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Linda Mundorff

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Parasitic Infections: They Are More Common Than You Think

October 2008
By Dr. Linda Mundorff, MPH,MSN,ND,RN,CNC,CTN

Parasitic infections are on the rise in the United States. These types of infections, which are not as common as bacterial, viral, or fungal, are not always easy to diagnose and are more difficult to treat than the others mentioned. Unfortunately, many parasitic infections are misdiagnosed as bacterial infections and treated with antibiotics. An antibiotic will not kill a parasite. Since parasites are difficult to diagnose it's important that accurate testing be done. For gastrointestinal parasitic infection the best indicator is a stool exam. The test itself is not painful or expensive, but does require a small sample of stool. Many doctors will send a patient home with a kit that includes everything required so that once the sample is obtained the patient can send the kit back for testing. Unfortunately, many doctors will either fail to provide this stool sample kit during the patient's annual exam. There are even more doctors who provide the kit, but fail to follow up with patients who are given the test kit during their annual exam, but fail to comply with the test and send back the kit.

For those patients who are compliant and return the kit, the stool can be tested. After the diagnosis is made and a prescription is given, a repeat stool test should be done to ensure that the parasite has been killed. It is important that the patient understand the importance of the prescription medication. In order for the medication to work it must be taken as directed, for the entire time prescribed, even if the patient claims to feel better.

There are many different parasitic infections, and in the United States we are a bit more fortunate than third world countries that have many different types of parasitic infections to deal with. In the United States there are five parasites that are most concerning.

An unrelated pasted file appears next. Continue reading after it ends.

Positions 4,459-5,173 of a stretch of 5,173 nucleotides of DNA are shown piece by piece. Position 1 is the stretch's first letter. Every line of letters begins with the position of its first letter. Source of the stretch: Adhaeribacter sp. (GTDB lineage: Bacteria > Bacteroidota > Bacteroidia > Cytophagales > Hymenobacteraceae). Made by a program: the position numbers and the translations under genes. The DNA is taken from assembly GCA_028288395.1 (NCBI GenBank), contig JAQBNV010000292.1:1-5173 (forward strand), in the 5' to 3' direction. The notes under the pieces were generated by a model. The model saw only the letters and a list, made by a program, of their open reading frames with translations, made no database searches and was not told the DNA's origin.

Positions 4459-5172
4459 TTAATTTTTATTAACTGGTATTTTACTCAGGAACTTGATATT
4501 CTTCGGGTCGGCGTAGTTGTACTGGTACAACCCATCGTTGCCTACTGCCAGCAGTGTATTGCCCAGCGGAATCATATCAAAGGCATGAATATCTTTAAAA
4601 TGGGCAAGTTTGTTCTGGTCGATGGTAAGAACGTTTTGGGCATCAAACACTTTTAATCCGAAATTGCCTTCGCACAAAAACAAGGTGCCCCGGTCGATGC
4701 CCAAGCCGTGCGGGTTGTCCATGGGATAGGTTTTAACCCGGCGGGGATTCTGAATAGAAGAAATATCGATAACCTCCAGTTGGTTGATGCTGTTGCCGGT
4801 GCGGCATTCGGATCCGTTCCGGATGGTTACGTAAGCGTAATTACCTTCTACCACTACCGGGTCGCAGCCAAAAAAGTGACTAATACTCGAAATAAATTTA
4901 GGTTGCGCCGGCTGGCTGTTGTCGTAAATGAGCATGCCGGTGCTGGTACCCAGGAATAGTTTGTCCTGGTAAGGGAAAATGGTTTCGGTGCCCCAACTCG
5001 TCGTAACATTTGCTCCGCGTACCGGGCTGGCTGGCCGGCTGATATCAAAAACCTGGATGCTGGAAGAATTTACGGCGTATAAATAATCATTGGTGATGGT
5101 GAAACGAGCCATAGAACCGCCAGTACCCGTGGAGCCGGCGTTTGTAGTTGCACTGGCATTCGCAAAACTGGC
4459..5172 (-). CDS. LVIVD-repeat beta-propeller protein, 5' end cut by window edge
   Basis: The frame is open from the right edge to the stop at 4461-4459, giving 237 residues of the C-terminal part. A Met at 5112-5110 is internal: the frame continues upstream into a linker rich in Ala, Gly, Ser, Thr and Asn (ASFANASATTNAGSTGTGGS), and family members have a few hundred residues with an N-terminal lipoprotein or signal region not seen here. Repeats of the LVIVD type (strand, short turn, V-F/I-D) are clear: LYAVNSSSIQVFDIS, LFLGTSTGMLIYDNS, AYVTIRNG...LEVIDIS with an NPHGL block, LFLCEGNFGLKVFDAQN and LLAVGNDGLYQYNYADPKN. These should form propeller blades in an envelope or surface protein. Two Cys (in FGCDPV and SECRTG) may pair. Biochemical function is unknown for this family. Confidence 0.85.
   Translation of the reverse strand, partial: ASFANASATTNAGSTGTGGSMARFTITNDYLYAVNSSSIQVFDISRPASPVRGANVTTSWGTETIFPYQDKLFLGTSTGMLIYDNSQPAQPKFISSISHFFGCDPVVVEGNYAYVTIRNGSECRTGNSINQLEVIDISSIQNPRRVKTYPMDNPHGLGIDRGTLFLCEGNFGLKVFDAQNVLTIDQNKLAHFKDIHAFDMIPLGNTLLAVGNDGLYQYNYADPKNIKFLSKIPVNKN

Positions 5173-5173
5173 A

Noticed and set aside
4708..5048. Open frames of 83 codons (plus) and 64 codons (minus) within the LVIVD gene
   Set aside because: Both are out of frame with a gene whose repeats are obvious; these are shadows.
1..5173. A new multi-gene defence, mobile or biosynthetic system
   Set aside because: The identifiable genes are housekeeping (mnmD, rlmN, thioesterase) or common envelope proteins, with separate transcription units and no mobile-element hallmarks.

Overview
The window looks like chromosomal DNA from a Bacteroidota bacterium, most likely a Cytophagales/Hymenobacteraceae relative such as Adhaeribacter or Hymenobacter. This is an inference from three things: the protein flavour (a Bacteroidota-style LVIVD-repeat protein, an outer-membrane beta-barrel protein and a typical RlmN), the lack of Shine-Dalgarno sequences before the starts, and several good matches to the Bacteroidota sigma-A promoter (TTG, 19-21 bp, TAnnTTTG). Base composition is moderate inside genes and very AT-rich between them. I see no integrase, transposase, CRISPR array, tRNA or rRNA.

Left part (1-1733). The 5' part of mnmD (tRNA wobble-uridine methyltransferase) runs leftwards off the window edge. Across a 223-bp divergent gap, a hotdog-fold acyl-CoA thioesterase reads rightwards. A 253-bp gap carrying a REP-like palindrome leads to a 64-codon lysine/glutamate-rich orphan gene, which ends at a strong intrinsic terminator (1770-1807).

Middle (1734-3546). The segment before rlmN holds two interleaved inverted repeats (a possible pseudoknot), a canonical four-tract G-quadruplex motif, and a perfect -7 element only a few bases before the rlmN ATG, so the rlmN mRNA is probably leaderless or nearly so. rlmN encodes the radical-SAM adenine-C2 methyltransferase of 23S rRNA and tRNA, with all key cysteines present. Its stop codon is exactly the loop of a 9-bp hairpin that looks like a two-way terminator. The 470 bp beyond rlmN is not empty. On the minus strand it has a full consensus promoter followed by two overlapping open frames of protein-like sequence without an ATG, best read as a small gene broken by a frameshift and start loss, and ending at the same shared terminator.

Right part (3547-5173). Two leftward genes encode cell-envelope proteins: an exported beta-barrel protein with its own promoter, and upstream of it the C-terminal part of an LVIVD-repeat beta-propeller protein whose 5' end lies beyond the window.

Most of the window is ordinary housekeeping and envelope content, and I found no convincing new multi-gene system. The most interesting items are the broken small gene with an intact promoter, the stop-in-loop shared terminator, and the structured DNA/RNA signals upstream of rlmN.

I have provided you with a table of the top five parasites found in the United States, how the infection is contracted and their symptoms. Please note that many parasites are misdiagnosed because the symptoms mimic so many different types of conditions.

Name How Contracted Symptoms
Blastocytosis Poor hygiene and unsanitary conditions Diarrhea, stomach pain, and gas
Cryptosporidium Contaminated food or water Dehydration, diarrhea, stomach cramps, weight loss, fever, nausea, and vomiting
Giardia Contaminated food or water that has been in contact with animal or human feces Bloating, gas, diarrhea, nausea, severe cramps
Toxoplasma Gondii From infected cat's litter box Causes flu-like symptoms
Trichomonas Vaginalis Genital contact Foul-smelling green-yellow vaginal discharge, vaginal swelling, itching, and redness

As always, the best way to stop an infection is to practice good hygiene and to follow some very basic preventive techniques. Parasites are very difficult to cure so prevention is always going to be your best option. I have provided a brief and very simple list below of preventive techniques. You might think these are so simple and are easy to follow. But surprisingly, there are many people who don't want to take the time, or don't think to take the time, or simply don't believe that they will ever get a parasite infection so why bother to follow these safe and smart practices?

  • Always practice good hand washing before preparing and eating food.
  • Drink treated water only – mountain streams and rivers might look clean but they can be harboring all kinds' microorganisms that will make you very sick.
  • Clean the cat litter box daily and always wash your hands afterwards.
  • Don't fertilize your vegetable garden with untreated manure.
  • Wash all fruits and vegetables before eating.
  • Cook your meat thoroughly.
  • If you have an open cut, cover it. Your skin is your first line of defense against microorganisms. An open cut is an invitation in.

So there you have it --A little prevention goes a long way!

Happy Traveling!

Disclaimer:Dr. Mundorff is a Board Certified Naturopath, and not a medical doctor. The information in this column is for educational purposes only and should not be used to self-diagnose and treat diseases. Naturopathy is a complementary practice to health care and should be used in conjunction with a competent health care practitioner. Many herbal and homeopathic remedies can actually be contraindicated in many health conditions, with certain prescriptions, and over-the-counter medications. Please consult your physician before starting any alternative modalities.